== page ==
All EU sanctions are targeted to minimise risks of unintended consequences on the general population. The EU Global Human Rights Sanctions Regime (EUGHRSR) only includes individual measures (a travel ban, an asset freeze and a prohibition to make funds and economic resources available), which only apply to the perpetrators listed. These sanctions, as all EU sanctions, should not impede the supply of humanitarian aid, including medical assistance. Specific exceptions for humanitarian purposes are foreseen.

In particular, these individual measures include all usual standard exceptions, e.g. the satisfaction of basic needs of designated persons and their dependent family members, including payments for foodstuffs, medicines and medical treatment[4].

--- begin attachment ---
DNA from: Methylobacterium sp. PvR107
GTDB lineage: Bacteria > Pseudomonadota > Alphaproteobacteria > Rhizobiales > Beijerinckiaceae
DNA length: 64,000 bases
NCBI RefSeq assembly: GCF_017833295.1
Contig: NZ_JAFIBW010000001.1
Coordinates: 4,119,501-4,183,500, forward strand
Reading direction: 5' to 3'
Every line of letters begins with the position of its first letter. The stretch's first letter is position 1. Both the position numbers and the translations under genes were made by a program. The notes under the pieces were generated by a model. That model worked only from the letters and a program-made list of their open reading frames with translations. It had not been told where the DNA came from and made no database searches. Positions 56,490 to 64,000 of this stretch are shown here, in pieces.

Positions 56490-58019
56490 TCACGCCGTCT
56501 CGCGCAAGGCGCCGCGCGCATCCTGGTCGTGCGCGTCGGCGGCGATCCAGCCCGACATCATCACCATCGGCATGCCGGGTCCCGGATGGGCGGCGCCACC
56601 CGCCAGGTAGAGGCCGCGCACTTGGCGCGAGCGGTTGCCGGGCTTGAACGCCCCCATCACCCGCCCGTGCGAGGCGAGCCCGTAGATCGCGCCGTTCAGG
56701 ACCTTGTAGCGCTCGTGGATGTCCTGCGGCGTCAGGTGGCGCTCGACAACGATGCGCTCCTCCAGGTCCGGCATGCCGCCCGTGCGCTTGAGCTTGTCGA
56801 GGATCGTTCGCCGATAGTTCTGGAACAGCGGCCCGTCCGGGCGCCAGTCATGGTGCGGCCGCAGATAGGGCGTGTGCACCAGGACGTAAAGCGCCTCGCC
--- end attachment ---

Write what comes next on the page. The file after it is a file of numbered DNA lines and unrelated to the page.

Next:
In addition, the EUGHRSR includes a dedicated so-called humanitarian derogation. Derogations mean that a restricted (prohibited) action can be carried out after a Member States’ national competent authority[5] has granted an authorisation.

Concretely, the derogation allows Member States to grant an authorisation to humanitarian operators. As a result, certain frozen funds or economic resources can be released, or certain funds or economic resources can be made available, if this is needed for humanitarian purposes, such as delivering or facilitating the delivery of assistance, including medical supplies, food, or the transfer of humanitarian workers and related assistance or for evacuations[6].